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techygeeky profile image
Kapil RaghuwanshišŸ–„ Author

These are just code test only. Use 3 backticks before and after your code. Check the preview.

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lexlohr profile image
Alex Lohr

About the logical operators in 5, you should always be aware of their defined behavior:

  • a && b yields b if a is truthy, otherwise false
  • a || b yields the first value of a, b that is truthy

This means that a || b && c will return a if it a is truthy. If you are using a tool like prettier, you can just use brackets everywhere and let it figure out where they can be removed safely.

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techygeeky profile image
Kapil RaghuwanshišŸ–„ Author • Edited

I second that @lexlohr ! Nice suggestion to keep in mind.

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snigo profile image
Igor Snitkin

Looks more like ā€œHey, I know a bit of JSā€ rather than tips really. Letā€™s start with one, can you think of a way to make the matrix in a bit more efficient manner (hint: 2 iterations less), so it starts looking like a tip that will make me more efficient as advertised

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techygeeky profile image
Kapil RaghuwanshišŸ–„ Author

Well thanks for the comment @snigo . And I didn't want to sound like ā€œHey, I know a bit of JSā€, if I did, share the points/sentences, will try to fix them.
However, as I pointed out earlier in the post that - there can be more than one approaches to the same problem, so feel free to share yours here.

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snigo profile image
Igor Snitkin

Enjoy:

const matrix = (x, y = x, fillValue = 0) => Array.from({ length: y }, () => Array(x).fill(fillValue));
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Now, number two: what's going to be the sum of an empty array in your example?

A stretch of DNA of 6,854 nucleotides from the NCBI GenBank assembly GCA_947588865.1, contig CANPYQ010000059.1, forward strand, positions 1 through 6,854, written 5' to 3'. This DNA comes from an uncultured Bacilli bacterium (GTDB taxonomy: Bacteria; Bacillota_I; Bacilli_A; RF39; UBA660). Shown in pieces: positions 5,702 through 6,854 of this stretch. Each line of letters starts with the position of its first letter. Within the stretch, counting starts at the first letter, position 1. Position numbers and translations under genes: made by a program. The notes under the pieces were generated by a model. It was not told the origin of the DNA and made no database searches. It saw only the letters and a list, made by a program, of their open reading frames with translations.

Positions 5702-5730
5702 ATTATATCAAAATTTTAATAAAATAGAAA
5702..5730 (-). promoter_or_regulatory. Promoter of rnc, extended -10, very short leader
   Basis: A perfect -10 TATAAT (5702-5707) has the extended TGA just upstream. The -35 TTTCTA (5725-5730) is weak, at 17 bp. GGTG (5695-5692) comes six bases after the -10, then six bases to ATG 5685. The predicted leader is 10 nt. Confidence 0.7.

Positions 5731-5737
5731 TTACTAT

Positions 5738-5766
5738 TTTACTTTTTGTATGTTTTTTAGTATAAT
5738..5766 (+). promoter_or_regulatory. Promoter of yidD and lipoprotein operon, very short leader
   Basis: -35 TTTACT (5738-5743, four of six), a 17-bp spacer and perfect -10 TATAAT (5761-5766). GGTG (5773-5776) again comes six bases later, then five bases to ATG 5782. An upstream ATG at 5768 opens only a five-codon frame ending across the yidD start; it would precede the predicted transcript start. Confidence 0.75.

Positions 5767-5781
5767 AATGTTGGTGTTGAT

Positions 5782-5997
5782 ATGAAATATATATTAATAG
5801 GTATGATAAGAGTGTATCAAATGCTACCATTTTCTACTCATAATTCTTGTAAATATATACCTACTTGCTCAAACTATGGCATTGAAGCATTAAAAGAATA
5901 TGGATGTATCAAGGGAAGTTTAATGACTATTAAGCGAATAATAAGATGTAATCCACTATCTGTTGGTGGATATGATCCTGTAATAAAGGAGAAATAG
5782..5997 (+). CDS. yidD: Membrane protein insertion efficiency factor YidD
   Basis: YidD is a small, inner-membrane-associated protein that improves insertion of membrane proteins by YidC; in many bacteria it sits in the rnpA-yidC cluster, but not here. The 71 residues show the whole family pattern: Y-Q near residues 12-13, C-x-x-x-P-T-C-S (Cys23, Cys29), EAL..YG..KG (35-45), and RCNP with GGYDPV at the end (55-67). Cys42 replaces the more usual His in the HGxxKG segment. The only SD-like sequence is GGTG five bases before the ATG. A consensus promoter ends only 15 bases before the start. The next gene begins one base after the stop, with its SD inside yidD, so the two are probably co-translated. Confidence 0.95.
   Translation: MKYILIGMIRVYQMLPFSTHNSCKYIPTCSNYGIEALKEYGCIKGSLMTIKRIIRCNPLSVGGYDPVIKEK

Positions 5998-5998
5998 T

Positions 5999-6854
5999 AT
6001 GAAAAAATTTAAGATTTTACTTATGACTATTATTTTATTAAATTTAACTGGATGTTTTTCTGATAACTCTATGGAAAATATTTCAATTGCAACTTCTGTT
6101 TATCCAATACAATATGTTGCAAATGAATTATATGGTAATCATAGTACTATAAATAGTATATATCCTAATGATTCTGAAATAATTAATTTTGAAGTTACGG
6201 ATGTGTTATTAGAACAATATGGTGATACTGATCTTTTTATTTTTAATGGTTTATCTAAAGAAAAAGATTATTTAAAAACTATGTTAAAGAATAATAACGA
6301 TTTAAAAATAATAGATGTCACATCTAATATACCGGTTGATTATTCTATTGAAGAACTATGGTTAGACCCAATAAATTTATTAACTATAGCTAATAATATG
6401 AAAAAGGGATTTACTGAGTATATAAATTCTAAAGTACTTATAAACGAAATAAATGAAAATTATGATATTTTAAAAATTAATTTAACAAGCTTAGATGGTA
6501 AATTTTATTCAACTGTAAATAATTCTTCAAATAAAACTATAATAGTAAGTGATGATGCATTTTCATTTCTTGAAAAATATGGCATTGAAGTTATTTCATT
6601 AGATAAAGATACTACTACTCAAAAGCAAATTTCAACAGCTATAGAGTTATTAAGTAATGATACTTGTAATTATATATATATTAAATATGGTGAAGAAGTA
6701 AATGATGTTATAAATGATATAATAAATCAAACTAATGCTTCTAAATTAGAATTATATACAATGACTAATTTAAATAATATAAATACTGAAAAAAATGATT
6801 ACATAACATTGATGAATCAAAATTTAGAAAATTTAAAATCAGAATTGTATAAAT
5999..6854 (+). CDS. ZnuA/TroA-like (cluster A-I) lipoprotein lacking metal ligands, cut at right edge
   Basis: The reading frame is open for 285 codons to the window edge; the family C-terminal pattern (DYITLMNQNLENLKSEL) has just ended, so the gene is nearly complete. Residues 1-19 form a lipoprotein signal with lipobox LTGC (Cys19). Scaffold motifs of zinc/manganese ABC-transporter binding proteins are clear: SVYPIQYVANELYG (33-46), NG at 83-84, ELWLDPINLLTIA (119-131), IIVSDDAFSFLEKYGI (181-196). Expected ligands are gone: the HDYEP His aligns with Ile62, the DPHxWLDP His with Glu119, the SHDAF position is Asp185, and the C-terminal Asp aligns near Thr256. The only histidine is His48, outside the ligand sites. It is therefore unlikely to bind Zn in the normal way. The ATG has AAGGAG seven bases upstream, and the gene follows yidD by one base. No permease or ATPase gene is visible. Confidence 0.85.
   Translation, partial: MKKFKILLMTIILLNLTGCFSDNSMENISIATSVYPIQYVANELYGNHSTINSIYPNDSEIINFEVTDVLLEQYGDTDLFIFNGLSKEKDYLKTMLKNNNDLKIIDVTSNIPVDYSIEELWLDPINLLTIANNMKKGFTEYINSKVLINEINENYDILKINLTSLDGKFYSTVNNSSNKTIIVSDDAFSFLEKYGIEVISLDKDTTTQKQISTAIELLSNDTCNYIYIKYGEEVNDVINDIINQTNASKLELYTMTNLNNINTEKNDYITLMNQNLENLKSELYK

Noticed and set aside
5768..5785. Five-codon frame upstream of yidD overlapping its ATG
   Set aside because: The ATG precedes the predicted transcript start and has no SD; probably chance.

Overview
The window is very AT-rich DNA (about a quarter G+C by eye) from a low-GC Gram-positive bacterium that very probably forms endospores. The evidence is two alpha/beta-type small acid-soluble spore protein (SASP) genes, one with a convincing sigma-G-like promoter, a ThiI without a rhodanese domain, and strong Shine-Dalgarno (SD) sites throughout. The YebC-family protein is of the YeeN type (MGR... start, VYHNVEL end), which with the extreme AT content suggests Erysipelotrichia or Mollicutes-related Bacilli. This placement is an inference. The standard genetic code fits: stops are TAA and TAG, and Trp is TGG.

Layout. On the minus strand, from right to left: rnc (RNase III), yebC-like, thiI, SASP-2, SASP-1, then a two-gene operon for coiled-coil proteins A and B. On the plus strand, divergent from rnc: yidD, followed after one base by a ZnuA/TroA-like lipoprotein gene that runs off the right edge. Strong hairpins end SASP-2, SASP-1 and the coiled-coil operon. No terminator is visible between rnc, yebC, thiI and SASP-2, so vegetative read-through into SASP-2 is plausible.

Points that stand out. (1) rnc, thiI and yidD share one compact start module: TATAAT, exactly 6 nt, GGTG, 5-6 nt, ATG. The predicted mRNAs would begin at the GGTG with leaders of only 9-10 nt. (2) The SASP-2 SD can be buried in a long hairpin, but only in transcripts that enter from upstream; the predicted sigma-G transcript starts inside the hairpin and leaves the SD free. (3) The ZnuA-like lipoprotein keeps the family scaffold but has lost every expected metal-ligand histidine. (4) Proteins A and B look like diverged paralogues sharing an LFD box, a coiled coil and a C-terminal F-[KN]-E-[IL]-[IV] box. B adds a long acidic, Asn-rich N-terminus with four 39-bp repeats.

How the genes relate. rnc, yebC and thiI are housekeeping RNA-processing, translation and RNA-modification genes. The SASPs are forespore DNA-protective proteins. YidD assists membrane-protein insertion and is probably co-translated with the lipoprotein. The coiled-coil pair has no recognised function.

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techygeeky profile image
Kapil RaghuwanshišŸ–„ Author

How about these two?

const arr = Array.from(Array(4).fill('O'), () => new Array(4).fill('O'));
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const arr = [...Array(8)].map(() => Array(8).fill("0"))
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Thread Thread
snigo profile image
Igor Snitkin • Edited

If we talk about efficiency, then we first need to figure out .map or .from:

  • map: maps over elements returning new array šŸ‘Ž
  • from: mapFn maps over elements in place šŸ‘

So from, which leaves us with the question what we're going to create our array from, right? So if we compare:

// Array from array
Array.from(Array(3), () => Array(3).fill(0));

// Array from object
Array.from({ length: 3 }, () => Array(3).fill(0));
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...it will boil down to the question what's more efficient to create Array(3) or { length: 3 }, and given arrays in JS are just objects it really comes to the number of properties we need to create for the object. How many properties does Array(3) have? (hint: 4) How many properties does { length: 3 } have? (hint: 1)

I hope this will clear things a bit

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techygeeky profile image
Kapil RaghuwanshišŸ–„ Author

Awesome and detailed explanation @snigo . āœŒšŸ»
I have created GitHub Repo, feel free to contribute to that.